You may have heard of Peru’s Lurigancho prison before – it has often been described as one of the world’s most dangerous and overcrowded, and has been a frequent subject of lurid fascination in the media. With over 7,000 inmates and only about 100 guards (the average in the United States is six inmates per guard), it is less a prison than a nominally-guarded walled city, where violent criminals and petty thieves alike coexist in unsanitary conditions, amidst rampant drug and sexual trafficking and brazenly corrupt authorities.
Yet, for all its bleakness, stories of incredible resilience and creativity have also emerged from Lurigancho. Last year, for example, a short documentary captured the story of more than 1,000 Lurigancho inmates who came together to break a world record for practicing a type of aerobics autóctonos called “Full Body.” The dance-inspired moves, initially derided by many prisoners who felt they were too effeminate, became a life-affirming activity that helped several men out of depression and motivated them to improve their lives (if you haven’t seen the short doc, you should most definitely check out here).
The latest project to make its way out of Lurigancho lockdown and into the world is equally unexpected: a menswear clothing project that wouldn’t look out of place on a Hood by Air runway. The label, called Project Pietà, is the brainchild of designer Thomas Jacob, who decided to leave his luxury French fashion career behind after visiting Lurigancho several years ago (the circumstances of this visit are unclear — but unfortunately, “prison tourism” is a thing in parts of Latin America).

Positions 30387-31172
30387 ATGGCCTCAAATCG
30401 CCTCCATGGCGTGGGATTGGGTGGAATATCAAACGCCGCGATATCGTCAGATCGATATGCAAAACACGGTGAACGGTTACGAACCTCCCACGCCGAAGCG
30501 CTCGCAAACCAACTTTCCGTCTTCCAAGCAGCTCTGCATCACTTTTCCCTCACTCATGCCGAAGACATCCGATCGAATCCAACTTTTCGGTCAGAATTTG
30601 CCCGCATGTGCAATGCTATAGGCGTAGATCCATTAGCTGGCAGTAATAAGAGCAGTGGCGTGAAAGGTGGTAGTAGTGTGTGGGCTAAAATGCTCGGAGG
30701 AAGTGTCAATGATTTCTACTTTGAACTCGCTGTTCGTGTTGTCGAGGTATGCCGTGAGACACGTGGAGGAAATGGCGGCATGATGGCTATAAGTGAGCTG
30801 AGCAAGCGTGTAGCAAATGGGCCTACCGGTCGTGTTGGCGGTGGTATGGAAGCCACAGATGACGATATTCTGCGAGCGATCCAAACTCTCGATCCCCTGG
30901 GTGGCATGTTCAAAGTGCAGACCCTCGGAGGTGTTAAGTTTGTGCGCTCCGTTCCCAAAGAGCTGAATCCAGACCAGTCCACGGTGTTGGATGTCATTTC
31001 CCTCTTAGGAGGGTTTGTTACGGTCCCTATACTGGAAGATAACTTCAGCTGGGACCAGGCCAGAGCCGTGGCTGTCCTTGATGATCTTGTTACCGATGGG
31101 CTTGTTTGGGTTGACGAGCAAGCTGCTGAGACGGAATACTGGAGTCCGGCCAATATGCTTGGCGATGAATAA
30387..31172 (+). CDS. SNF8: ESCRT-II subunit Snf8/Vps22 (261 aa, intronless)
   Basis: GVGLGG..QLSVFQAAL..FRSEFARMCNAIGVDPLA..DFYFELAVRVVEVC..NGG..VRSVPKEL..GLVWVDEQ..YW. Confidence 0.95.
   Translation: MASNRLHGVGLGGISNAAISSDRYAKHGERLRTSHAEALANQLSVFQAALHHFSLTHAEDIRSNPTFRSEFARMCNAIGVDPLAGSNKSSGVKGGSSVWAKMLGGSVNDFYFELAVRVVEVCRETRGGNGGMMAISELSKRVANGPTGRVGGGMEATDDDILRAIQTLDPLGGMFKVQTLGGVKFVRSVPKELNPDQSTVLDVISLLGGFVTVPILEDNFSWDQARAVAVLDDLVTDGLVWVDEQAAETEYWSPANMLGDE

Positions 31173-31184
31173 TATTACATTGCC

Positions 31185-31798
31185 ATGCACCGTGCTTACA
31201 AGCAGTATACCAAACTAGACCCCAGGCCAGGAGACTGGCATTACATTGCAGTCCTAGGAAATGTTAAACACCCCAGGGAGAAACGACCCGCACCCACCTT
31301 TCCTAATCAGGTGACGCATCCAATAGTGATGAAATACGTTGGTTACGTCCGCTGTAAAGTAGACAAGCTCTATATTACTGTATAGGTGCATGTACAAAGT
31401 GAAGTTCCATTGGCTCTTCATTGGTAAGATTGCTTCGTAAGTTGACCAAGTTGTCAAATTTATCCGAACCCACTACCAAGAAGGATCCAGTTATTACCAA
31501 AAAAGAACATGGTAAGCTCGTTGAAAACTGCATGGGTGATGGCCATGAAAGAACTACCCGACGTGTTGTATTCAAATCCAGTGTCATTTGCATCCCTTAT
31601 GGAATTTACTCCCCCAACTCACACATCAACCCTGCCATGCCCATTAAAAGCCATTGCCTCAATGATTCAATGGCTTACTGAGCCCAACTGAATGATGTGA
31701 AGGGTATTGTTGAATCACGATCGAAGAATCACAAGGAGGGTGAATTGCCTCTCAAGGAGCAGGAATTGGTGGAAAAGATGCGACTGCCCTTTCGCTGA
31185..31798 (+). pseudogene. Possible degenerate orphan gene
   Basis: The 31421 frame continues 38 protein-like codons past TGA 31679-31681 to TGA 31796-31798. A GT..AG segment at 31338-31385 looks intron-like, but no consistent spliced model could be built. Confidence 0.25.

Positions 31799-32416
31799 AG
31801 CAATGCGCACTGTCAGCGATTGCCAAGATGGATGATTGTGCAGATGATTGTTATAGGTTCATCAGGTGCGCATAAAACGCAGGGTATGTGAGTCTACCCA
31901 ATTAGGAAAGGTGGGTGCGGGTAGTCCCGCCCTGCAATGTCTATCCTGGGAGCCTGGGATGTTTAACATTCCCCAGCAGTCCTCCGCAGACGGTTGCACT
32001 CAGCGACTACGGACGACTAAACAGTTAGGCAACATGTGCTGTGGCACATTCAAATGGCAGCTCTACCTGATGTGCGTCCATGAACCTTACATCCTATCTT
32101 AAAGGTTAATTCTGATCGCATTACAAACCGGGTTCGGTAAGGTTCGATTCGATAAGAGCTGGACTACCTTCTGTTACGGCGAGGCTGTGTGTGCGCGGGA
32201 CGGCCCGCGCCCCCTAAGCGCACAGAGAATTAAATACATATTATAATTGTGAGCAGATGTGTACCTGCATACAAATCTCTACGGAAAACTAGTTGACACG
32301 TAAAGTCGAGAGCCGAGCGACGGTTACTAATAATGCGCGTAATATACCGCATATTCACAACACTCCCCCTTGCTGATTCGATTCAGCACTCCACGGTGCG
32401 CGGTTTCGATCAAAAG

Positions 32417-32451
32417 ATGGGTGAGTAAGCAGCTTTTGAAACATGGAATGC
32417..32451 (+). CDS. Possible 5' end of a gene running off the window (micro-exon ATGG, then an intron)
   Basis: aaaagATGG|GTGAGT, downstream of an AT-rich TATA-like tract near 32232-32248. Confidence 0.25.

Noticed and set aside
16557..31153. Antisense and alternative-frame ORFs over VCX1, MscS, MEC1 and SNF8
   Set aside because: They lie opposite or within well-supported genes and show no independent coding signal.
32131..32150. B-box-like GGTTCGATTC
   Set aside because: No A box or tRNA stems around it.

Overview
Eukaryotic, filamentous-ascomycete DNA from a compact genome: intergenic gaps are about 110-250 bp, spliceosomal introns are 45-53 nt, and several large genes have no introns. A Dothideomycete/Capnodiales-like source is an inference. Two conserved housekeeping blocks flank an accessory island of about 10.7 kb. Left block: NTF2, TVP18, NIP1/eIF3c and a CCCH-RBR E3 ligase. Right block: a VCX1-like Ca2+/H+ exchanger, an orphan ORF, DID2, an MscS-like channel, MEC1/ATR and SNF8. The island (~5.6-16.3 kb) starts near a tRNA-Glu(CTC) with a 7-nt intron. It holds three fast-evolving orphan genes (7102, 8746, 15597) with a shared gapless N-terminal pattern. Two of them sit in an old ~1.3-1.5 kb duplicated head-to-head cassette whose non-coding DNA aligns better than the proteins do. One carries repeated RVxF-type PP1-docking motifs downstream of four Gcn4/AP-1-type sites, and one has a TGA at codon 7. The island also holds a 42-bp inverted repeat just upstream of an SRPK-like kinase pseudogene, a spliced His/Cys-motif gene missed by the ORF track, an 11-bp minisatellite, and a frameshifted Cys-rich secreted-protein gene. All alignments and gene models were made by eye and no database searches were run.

Jail tourism aside, Jacob’s experience at Lurigancho resulted in something seemingly positive. It inspired him to collaborate with many of the inmates he met on a menswear line that could give prisoners a marketable skill, a source of independent income, and a means to reduce their sentences — not entirely unlike the work of ethical fashion non-profit Mercado Global, which we featured recently. The resulting line is entirely hand-made and modeled by inmates, featuring all-natural, organic materials like pima cotton, baby alpaca and wool. Also, it’s pretty fly.
In an interview with Oyster Magazine, Jacob had this to say about his project:
“When you are in a Peruvian jail you need money: to pay your pavilion (the activities and the restoration), to pay for your basic hygiene needs or to eat better for example. Moreover, the majority has to pay a civil reparation. When you are alone what can you do except die slowly? Working permits you to earn a regular income and you don’t depend from the others to live. For the inmates, it also allows for hope and confidence. And each day of work means another day towards getting out of jail.”
Jacob now works with three prisons, including the women’s prison Santa-Monica in Lima’s Chorrillos district. Learn more about Jacob’s story and the line at Oyster.
Project Pietà is currently distributed via their online store, and can also be found at Base, in Miami and Please Do Not Enter, in LA.
Update: We have reached out to designer Thomas Jacob to better understand the profit-sharing model of his project. T Magazine has reported that a third of Pieta’s projects go to the prisoners.